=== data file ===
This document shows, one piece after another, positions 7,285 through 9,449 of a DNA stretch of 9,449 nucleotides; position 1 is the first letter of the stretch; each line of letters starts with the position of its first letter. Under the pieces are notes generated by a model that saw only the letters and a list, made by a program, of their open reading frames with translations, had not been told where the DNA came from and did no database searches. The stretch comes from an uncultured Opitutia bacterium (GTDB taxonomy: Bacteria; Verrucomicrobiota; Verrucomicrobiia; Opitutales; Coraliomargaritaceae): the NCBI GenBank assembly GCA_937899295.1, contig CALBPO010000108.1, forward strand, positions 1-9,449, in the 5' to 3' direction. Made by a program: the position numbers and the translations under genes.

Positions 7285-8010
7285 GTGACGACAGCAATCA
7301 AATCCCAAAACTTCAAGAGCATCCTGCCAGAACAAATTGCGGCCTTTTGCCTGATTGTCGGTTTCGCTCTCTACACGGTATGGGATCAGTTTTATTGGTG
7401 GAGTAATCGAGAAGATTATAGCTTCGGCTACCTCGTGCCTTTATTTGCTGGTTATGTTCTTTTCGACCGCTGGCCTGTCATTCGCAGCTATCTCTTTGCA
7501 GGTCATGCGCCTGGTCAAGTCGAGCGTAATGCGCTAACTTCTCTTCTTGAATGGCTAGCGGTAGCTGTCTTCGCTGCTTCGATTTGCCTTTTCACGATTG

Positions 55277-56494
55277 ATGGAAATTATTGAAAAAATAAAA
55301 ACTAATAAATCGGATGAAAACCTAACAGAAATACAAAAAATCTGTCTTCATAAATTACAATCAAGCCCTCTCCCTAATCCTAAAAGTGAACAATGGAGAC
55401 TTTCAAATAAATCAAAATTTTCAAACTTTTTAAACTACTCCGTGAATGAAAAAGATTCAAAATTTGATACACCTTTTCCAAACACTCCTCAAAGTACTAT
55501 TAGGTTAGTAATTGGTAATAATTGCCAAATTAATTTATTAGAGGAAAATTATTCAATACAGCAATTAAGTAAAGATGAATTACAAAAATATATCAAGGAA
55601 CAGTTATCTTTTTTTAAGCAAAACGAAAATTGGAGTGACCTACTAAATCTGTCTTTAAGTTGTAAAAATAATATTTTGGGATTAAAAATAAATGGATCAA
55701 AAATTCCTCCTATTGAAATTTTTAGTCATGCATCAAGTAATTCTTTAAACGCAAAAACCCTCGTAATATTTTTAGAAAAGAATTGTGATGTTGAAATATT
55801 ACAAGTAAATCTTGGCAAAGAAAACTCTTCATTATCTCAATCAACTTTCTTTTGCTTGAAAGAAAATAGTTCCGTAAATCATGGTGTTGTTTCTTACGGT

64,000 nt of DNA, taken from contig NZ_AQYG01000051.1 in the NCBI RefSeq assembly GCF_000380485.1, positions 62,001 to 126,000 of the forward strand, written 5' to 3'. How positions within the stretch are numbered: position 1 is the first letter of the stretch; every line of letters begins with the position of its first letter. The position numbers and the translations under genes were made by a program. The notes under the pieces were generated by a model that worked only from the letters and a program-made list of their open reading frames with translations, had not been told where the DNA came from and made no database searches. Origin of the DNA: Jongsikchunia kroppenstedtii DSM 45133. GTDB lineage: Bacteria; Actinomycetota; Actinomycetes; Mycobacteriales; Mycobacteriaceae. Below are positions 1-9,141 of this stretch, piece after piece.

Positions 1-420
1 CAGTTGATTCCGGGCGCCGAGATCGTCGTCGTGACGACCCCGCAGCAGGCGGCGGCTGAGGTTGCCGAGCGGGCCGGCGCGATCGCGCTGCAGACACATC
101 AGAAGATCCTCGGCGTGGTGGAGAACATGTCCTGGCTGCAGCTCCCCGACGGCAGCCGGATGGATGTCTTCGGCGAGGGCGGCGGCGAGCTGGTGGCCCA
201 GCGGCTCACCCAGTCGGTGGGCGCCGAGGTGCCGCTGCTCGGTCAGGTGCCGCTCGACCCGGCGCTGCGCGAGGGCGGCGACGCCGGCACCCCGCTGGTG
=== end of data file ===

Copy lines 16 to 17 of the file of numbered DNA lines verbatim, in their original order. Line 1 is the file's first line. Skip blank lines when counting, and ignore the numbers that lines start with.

Positions 1-420
1 CAGTTGATTCCGGGCGCCGAGATCGTCGTCGTGACGACCCCGCAGCAGGCGGCGGCTGAGGTTGCCGAGCGGGCCGGCGCGATCGCGCTGCAGACACATC